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GE turbine partially collapses at Kansas wind farm owned by Enel Green Power  

Credit:  By Mark Del Franco | Tuesday December 23 2014 | nawindpower.com ~~

A GE 1.85 MW turbine with an 87-meter rotor partially collapsed last week at the Buffalo Dunes wind farm, located near Garden City, Kan.

The wind farm is substantially owned by Enel Green Power North America (EGP-NA), which owns 75% of the project. Stamford, Conn.-based GE Energy Financial Services owns the remaining 25%.

According to an EGP-NA spokesperson, no injuries were reported nor did the falling wind turbine further impact any property. It is unclear if weather was the culprit in causing the turbine’s collapse.

“In the morning of Monday, Dec. 15, the wind turbine #D12 at the Buffalo Dunes wind farm failed and partially collapsed,” according to an EGP-NA statement. “The situation was quickly contained, and no injuries resulted. In keeping with our established guidelines, we are working to ensure safety at the affected turbine and determine the cause.”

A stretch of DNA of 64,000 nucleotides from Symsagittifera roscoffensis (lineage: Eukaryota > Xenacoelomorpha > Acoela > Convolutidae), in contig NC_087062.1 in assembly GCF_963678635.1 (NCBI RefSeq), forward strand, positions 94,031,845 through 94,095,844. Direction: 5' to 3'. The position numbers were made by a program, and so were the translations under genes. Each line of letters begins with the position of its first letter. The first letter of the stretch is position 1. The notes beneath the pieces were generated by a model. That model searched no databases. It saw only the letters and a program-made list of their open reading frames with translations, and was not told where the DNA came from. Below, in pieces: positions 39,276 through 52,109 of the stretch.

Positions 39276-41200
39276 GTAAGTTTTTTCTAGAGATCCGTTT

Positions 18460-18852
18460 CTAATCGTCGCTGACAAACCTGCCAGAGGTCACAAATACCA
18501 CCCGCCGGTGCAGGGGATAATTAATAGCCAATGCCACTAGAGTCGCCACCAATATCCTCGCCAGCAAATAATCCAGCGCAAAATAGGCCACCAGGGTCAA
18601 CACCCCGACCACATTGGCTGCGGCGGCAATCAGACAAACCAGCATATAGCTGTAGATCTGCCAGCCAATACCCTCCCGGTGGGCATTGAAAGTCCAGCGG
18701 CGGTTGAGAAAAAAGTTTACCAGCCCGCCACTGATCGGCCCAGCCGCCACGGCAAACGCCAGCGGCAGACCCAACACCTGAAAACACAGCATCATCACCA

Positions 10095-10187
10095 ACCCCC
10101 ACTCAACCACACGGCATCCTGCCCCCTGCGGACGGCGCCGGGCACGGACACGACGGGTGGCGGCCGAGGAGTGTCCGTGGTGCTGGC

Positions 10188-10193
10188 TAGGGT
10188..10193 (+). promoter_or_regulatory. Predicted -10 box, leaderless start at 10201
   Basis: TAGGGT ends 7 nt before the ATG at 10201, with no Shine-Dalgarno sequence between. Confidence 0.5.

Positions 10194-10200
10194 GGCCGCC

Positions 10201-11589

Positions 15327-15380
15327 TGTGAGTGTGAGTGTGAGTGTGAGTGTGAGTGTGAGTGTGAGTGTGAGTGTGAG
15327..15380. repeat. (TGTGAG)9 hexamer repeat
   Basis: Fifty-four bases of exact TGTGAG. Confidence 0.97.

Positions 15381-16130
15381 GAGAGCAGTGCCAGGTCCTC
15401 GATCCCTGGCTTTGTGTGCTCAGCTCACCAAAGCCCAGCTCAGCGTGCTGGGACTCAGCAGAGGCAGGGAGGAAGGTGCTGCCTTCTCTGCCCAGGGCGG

“At this time, there is no threat to residents around the project, but we ask that all keep a safe distance from the affected turbine so that our safety personnel may conduct assessments and take any required actions as safely and quickly as possible.”

Broomfield, Colo.-based RES Americas served as the general contractor on the project and oversaw construction. Lenexa, Kan.-based TradeWind Energy developed the project before selling it to EGP-NA.

When reached for comment, TradeWind, RES and GE all deferred all queries to EGP-NA.

Buffalo Dunes – the largest wind project completed in the U.S. in 2013 – has been operational since December 2013. For more on the project, click here.

Source:  By Mark Del Franco | Tuesday December 23 2014 | nawindpower.com

This article is the work of the source indicated. Any opinions expressed in it are not necessarily those of National Wind Watch.

The copyright of this article resides with the author or publisher indicated. As part of its noncommercial effort to present the environmental, social, scientific, and economic issues of large-scale wind power development to a global audience seeking such information, National Wind Watch endeavors to observe “fair use” as provided for in section 107 of U.S. Copyright Law and similar “fair dealing” provisions of the copyright laws of other nations. Send requests to excerpt, general inquiries, and comments via e-mail.

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